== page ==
The WTO has also been weakened in its ability to arbiter free trade, as the US has blocked the appointment of new appointments to the Appellate Body of the organisation. An important element of the Dispute Settlement System, which settles trade disputes between parties.
Under a more globalised system resources should be moving freely and sold on an innovation basis. However, regions such as Canada, the European Union, and France have subjected traditional imported medical technologies to additional screening and have extended these requirements to food security and financial infrastructure.
In the global South growing nationalism means something else entirely. The actions of these countries call into question the free trade attempts that are being made in Africa, most significantly the African Continental Free Trade Area. African goods production tends to be homogeneous, with few instances of diversification and sparse infrastructure and trading networks. This new era of a renationalised world economy can raise potential security threats in the region. Nationalisation requires enthusiastic devotion and hatred towards perceived threats, domestically and externally, towards this devotion must be eliminated. African states could also simply be used as strategic alliances for the increasingly protectionist Global North or even being the centre of exacerbated conflicts, removing their own agency and dynamism.
The pandemic has also incentivised leaders to clamp down on opposition, and violent conflict is continuing in spite of the virus. The war in Tigray, Ethiopia, that started in November 2020 is such an example. Any global event has the potential to destabilise vulnerable areas. With current protectionist policy, there are few incentives for the global community to follow through on promises of peace. This is demonstrated with the United Nations Security council expressing concern around Tigray a whole 6 months after the conflict began.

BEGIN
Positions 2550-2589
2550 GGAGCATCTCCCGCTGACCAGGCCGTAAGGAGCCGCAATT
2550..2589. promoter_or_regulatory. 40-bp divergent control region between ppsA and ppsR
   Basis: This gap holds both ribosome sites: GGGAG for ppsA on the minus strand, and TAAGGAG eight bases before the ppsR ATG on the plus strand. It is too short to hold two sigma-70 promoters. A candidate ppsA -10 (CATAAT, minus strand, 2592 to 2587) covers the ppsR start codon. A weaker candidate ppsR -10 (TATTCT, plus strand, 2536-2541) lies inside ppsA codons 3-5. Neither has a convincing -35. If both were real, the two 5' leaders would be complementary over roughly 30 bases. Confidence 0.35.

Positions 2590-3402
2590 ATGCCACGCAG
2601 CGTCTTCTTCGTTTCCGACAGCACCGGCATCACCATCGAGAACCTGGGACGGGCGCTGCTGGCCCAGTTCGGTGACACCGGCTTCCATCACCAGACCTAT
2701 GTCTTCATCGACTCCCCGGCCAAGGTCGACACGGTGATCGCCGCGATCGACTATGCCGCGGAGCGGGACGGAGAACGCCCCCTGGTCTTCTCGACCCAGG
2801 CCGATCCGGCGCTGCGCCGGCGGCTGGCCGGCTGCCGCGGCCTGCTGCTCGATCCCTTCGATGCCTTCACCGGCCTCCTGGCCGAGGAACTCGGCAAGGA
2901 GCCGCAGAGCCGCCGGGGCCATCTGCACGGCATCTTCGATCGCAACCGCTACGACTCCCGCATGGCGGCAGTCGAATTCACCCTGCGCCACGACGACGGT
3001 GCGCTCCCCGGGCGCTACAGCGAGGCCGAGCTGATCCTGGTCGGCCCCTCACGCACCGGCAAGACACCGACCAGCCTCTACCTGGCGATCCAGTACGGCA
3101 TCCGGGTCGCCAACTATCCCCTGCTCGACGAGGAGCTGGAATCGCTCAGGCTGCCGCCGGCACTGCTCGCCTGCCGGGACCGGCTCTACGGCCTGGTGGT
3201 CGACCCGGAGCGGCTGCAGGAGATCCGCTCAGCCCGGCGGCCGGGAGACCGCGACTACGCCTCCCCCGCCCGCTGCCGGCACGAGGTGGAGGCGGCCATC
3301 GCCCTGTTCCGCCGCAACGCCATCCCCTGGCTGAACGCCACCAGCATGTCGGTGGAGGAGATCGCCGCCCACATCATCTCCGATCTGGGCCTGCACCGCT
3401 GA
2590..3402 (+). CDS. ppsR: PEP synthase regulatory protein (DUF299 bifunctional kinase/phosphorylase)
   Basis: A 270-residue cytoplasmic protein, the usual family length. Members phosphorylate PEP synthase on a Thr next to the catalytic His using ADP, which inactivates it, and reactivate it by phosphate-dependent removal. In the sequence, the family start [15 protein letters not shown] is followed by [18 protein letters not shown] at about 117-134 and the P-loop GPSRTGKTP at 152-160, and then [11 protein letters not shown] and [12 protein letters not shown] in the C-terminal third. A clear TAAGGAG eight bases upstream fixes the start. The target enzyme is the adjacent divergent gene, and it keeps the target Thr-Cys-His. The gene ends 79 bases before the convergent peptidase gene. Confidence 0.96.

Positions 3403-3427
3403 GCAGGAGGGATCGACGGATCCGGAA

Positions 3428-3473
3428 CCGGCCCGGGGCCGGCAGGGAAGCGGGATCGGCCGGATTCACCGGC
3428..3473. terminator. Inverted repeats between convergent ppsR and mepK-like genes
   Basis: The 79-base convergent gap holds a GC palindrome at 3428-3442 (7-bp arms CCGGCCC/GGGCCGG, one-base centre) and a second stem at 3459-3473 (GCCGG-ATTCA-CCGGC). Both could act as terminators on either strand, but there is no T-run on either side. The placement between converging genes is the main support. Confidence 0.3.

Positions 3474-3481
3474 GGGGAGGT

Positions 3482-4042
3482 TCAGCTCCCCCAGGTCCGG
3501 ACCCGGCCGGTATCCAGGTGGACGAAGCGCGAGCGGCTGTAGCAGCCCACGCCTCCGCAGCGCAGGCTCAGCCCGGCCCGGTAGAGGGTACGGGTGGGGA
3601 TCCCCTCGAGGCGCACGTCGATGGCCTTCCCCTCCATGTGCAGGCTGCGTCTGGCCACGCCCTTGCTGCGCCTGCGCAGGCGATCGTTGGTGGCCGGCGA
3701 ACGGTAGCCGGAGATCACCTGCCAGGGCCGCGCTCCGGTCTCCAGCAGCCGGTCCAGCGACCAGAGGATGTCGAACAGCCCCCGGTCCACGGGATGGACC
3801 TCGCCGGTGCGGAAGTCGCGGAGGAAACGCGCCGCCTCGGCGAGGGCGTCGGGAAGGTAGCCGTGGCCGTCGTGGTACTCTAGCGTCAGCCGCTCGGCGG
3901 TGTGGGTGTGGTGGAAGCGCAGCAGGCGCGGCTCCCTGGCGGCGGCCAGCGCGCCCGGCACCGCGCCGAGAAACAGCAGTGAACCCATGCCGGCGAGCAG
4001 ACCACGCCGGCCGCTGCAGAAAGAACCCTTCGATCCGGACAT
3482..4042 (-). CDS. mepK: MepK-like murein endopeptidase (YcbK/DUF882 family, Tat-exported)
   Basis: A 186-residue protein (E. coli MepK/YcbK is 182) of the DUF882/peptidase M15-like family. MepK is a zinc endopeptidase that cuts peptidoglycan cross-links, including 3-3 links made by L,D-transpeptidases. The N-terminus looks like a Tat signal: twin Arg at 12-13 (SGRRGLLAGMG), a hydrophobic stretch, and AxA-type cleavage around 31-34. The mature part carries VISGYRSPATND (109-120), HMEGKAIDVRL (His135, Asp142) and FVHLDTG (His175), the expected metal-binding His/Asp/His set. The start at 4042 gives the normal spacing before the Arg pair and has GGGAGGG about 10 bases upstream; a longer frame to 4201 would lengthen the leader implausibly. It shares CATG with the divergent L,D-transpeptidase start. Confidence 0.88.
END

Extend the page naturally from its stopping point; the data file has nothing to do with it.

Export restrictions induce scarcity on markets, raise prices and cause disproportionate harm to developing nations that cannot afford to compete in bidding wars. This was demonstrated at the start of the pandemic with mask shortages and now with vaccine access.
Covid-19 has affected global free trade through the forced deceleration of international trade and the rise of economic protectionism that states are using. All these efforts beg the question, how can citizens and businesses navigate this increasingly protectionist world?
Protectionism is ineffective as it fails to directly address the root causes of the challenges facing policymakers during the Covid-19 pandemic. Is it really a concern of China 'owning' too much of the world or an issue in failed diversified supply chain management and domestic innovation?
We are supposed to be a world that is unified by common goals and using the global free market to aid in the pursuit of peace, innovation and global sustainability. These global organisations were intended to be used when states hindered these goals and for action to be taken against their undermining of liberal policies. But what use are these bodies when states do not comply with these shared goals and actively undermine them? What precedent will Covid-19 pose in terms of national policy and overall international relations?
This article was first published on City Press on 23 May 2021.